Also, the Speaker of the House of Representatives, Yakubu Dogara, was also targeted ahead of the 2019 elections. Dogara, who hails from a Christian minority community in Bauchi State, another Muslim-dominated State, has won elections on four previous consecutive polls. However, in an attempt to play the religious card, Professor Salisu Shehu placed an advertorial in the Daily Trust newspaper, calling on Muslims not to vote for Dogara. The full page advertorial accused Dogara of neglecting Muslims who were displaced in one of the sectarian violence in the state.
A paragraph reads:
For your information, before the 2011 crisis there were three Jumu’ah mosques and 45 daily prayer mosques in Tafawa Ba’ewa township. I am sure you may not know those figures, but I have no doubt that you know for sure all of these mosques, except the one at the Police Divisional Office (having been protected by the police), were destroyed and ruined by the people of your faith. The question is, why did you fail to include at least even the central mosque of Tafawa Balewa in the list of the mosques you wanted to renovate…?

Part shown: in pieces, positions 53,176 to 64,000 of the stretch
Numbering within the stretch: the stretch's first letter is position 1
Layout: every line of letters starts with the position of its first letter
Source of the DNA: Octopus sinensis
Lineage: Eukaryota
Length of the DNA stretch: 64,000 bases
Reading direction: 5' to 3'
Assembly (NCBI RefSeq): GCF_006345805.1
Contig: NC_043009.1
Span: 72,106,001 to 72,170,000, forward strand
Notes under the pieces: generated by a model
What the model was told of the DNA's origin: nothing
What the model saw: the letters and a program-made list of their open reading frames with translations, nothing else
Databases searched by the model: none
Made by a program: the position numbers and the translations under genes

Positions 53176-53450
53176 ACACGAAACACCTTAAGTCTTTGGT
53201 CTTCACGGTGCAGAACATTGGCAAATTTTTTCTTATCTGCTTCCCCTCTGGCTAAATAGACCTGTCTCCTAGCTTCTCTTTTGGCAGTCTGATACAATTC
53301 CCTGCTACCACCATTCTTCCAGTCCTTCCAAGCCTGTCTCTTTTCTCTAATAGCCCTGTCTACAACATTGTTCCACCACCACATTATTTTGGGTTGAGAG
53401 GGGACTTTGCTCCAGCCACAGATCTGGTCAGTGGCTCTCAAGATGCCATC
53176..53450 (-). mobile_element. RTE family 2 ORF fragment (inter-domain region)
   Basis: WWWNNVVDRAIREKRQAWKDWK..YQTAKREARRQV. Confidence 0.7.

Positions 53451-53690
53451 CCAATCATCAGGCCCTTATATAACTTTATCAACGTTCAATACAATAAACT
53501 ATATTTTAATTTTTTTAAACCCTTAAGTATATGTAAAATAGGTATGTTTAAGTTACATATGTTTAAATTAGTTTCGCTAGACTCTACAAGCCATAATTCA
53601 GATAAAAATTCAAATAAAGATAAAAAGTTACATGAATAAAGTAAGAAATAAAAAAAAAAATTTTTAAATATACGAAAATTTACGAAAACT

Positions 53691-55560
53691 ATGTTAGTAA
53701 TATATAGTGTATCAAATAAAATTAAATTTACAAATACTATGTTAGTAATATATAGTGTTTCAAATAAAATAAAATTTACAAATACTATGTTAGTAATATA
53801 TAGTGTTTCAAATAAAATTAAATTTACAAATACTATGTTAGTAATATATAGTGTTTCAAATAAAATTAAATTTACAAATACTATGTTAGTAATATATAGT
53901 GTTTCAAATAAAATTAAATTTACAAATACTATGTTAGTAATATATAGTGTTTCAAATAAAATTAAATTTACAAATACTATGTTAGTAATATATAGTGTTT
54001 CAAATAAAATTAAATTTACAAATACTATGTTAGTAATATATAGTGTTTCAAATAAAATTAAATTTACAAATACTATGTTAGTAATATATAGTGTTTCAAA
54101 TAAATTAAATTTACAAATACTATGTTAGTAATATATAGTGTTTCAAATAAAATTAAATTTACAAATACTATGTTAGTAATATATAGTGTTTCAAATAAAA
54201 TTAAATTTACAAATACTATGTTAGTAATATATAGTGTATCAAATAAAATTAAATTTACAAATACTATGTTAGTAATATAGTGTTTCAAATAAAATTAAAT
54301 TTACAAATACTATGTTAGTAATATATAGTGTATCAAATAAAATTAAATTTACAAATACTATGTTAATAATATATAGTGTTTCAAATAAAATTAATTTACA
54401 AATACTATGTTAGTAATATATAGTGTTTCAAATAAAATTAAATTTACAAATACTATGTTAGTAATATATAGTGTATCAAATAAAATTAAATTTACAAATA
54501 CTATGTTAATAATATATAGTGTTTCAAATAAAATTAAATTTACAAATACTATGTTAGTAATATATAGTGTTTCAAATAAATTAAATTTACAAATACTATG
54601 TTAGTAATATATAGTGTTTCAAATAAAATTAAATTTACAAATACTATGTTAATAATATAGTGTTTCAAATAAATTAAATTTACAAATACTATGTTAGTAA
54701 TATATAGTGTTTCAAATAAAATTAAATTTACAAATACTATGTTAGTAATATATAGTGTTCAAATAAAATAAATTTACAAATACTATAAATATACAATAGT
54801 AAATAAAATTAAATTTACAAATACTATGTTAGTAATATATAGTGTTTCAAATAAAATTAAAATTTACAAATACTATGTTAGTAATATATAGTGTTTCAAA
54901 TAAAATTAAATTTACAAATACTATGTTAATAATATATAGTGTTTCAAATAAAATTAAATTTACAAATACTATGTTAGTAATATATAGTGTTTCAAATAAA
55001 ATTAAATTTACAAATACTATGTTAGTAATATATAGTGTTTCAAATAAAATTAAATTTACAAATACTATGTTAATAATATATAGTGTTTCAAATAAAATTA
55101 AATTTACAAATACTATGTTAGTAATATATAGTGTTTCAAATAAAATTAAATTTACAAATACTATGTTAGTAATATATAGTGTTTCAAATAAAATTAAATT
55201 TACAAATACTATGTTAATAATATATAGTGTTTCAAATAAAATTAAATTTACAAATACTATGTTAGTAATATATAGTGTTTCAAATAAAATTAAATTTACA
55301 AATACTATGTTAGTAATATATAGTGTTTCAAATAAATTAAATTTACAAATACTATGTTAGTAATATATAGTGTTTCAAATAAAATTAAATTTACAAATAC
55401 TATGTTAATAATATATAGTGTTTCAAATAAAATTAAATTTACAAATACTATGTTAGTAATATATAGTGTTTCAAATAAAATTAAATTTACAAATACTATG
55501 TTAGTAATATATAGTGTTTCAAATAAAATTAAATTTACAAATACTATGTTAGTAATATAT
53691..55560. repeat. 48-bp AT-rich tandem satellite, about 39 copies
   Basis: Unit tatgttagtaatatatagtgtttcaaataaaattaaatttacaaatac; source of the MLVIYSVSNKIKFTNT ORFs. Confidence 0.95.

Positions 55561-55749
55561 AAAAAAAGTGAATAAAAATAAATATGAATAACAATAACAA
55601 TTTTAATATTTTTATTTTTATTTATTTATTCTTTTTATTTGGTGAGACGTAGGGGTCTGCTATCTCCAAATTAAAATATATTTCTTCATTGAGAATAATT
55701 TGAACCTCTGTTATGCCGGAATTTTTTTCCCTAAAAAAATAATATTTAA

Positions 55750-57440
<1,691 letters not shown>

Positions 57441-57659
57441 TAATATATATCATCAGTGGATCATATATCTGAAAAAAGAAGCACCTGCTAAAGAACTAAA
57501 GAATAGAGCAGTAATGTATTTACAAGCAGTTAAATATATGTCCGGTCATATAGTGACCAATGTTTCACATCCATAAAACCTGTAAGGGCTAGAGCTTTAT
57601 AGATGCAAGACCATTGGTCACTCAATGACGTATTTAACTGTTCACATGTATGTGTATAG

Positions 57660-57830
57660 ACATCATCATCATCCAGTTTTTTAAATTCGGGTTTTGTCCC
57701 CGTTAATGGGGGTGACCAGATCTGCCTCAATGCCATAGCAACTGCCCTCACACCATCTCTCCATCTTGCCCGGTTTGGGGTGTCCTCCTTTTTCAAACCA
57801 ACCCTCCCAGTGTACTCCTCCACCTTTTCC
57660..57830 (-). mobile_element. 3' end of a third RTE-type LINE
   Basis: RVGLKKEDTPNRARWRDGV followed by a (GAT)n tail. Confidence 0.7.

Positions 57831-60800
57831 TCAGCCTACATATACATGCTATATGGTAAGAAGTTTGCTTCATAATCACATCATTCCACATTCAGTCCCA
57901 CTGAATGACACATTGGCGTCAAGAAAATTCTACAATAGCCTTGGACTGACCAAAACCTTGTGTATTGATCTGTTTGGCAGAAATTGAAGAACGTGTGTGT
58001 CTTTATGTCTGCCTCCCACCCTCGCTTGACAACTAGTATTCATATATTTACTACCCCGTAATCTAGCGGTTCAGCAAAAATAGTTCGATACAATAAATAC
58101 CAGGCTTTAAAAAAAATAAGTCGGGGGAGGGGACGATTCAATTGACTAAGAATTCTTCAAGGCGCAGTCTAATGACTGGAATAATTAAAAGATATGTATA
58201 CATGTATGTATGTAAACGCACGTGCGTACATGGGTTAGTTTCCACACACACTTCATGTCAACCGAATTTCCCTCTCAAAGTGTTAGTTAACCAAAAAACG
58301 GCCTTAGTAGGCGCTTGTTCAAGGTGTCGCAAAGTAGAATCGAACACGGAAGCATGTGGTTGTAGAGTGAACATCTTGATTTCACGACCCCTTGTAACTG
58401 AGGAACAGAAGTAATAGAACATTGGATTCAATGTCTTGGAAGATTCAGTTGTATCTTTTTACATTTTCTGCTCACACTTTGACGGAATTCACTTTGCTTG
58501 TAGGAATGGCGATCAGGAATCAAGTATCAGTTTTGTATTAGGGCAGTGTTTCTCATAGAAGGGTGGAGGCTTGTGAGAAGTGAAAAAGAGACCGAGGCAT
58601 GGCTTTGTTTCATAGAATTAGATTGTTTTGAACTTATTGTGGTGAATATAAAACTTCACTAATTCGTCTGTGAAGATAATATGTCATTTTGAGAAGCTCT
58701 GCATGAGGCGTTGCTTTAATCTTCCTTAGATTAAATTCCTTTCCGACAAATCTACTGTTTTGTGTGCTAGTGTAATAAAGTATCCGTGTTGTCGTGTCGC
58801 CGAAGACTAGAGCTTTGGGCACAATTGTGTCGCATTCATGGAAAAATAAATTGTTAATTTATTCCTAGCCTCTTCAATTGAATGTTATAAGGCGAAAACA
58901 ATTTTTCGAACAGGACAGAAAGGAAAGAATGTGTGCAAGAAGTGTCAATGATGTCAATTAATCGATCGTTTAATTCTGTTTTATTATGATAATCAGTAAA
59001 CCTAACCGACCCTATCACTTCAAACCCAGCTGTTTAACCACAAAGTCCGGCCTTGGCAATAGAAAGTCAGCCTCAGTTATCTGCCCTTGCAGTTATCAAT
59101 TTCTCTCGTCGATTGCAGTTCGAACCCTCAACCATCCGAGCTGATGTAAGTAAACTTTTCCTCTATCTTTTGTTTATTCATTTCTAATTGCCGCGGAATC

The objective of placing this advertorial in a newspaper read widely in Muslim-North was to dissuade Muslims in Tafawa Balewa, the constituency of Dogara, from voting for the Speaker because he is a Christian.
Politicians, in their attempt to win the votes of Christians, patronized Christian groups and sought the endorsement of frontline pastors. Prominent among the preachers they patronised is a Catholic priest, Father Ejike Mbaka, whose Adoration Ministry attracts a huge crowd in the South-East of Nigeria. Agents of both President Buhari and the main challenger, Atiku Abubakar, visited the Adoration Ground in Enugu, ostensibly to seek the Reverend Father’s blessing. An endorsement by Mbaka, a populist preacher who is followed by millions of poor and downtrodden in Enugu State, could sway the votes of the congregation in favor of the endorsed politician. In December 2018, Father Mbaka’s romance with politicians turned scandalous, with his prediction of victory for Buhari in last weekend’s election. As a result of the partisan outlook of his activities, the Secretary General of the Catholic Secretariat of Nigeria (CSN), Reverend Father Ralph Madu, had to issue a statement reprimanding Father Mbaka.